Programmed to take the path of least resistance, I often have great aspirations for the day. I muster energy and strength to venture down the more difficult path, but by the end of the day my will has dissipated. Sometimes the task is more difficult than I expect. They always say the first step is the hardest, but there have been days when the contacts are placed, running clothes are donned, shoes are laced, and several running strides are completed; yet I turned around and undid the previous steps in shame. On the other hand, the journey that found us volunteering in Thailand seemed to fall into place once we took the simple step of applying - at least that’s how I remember it.

Life here is much different from back home, but not for many of the reasons I expected. Yes, the culture is different, the language is different, and the food can be very different. But arriving here seems to have cut the cord to most of my habits of least resistance. Some of that was actually cutting the cord - no network and cable television, no internet, no streaming, and no phone at home. But much of it was getting out of the disengaged, coping, and escaping that had overtaken my increasingly work-centered life. 

Well before we left, I was struggling with those feelings of “here I am working a job I love, next to co-workers I love, and literally saving people’s lives - but somehow I am not happy.” After 3 years of school and 3 years of work experience I was not ready to delve into some of the deeper questions. Truthfully, I was usually happy at work; when I was there I didn’t dream about the other things I could be doing. I like to think I was usually present and engaged; I felt I belonged. As discontent crept into my life I compounded the problem by working more. The decision to work overtime was easy because the money was good and I hated leaving my teammates short-handed. Outside of work I was usually escaping my life and loneliness through non-productive means like binge watching Netflix, eating too much, or general unhealthiness. 

But I err in thinking on so many occasions. My common response to disillusionment or dissatisfaction is to ask “what is wrong with me?” I looked at everything I have - a very close family, good career, great friends, overall security, and would ask “why can’t I be satisfied?” or “why am I unhappy?” Even recently I have forced friends to suffer through this conversation.

Slowing down, engaging, and reflecting has helped me see that I tend to ask the wrong questions. I over-react and generalize problems. In truth, there are usually no more than 1 or 2 problems gnawing at me. 

So now I look for balance, which is not my strength. As I get to know my values and priorities, I can look at my recent days or weeks and sometimes find the exact sources of discontent, disillusionment, or dissatisfaction. 

  • Have I been neglecting my health? 
  • Have I fostered community or connection with others, including my wife?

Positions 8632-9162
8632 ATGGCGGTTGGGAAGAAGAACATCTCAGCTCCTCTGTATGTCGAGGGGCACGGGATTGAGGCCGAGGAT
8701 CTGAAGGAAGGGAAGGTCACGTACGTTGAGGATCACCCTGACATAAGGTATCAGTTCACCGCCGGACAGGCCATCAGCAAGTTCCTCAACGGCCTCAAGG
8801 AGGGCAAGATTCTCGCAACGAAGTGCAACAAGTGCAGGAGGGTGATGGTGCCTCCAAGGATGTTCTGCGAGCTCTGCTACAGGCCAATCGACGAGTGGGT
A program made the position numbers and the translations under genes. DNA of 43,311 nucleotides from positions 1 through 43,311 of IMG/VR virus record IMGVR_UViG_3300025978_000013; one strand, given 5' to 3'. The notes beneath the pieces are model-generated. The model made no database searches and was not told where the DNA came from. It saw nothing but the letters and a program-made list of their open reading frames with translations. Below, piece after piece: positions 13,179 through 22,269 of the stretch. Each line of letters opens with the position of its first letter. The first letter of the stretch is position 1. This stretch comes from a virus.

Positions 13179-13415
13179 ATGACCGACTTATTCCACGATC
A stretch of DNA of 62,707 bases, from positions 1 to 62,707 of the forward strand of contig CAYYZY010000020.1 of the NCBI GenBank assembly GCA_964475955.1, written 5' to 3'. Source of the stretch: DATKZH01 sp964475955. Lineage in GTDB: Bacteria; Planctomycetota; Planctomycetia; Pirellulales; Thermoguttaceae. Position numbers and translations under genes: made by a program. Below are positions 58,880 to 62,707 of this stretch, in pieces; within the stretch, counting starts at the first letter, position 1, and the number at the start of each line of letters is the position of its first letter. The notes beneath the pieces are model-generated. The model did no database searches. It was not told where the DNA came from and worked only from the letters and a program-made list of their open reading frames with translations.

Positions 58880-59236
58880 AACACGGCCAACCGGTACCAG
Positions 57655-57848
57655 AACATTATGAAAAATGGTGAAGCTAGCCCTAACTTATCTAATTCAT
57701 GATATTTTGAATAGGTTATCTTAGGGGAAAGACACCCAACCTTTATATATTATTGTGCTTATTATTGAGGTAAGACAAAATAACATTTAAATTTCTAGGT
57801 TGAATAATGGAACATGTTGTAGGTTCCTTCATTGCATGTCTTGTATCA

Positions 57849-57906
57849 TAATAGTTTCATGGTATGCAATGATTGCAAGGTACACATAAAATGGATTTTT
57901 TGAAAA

• Am I addressing conflict in my life? 
  • Am I reading for pleasure, knowledge, or escape? 

I find it is best to be proactive, but when I start to feel off-kilter I am learning not to be so melodramatic about it. Making time for a quick inventory reveals the source, which is never as complex or difficult to correct as I imagined.

Today, the problem seems simple. Since I got here I have found a lot of new tools to use, but I slowly learn how to use them better. Hopefully, I can use them more regularly to chisel away at the resistance. On the other hand, I have more energy here. Some of this is due to working a schedule that agrees with my circadian rhythm, returning to a healthier weight, a shorter work day, and no work commute. Hopefully, I can continue to keep my goals and values in balance so that I have the daily strength to employ these new tools against my own... resistance.

Volunteer Updates:

  • Last Tuesday we had the opening ceremony! It went well and we are so thankful to the Japanese Government for their funding and the kindness of the representatives who attended.
  • Sister Mary was in rare form as she made her first trip out of the convent in over 4 months! She stayed longer than expected and enjoyed lunch with us as well.
  • This Wednesday we will start moving patients into the new building, and a few additional patients will arrive to start filling our expanded space.
  • We currently have a former volunteer Abby, and her Aunt Nancy visiting from the Twin Cities area of Minnesota. Every meal we have together, it seems we talk for at least an hour.
  • We have scheduled a picnic for our visit home. It will be August 7. Contact us by email or message if you will be in the Chicago area and might like to attend.
  • Many rice fields have been planted and the seedlings are sprouting, but it seems many of the fields are drying out. We are hoping for more rain soon!

Enjoy some sunset photos from the last week. The first few were very lightly processed - the colors and detail were real and breathtaking.

Subscribe Now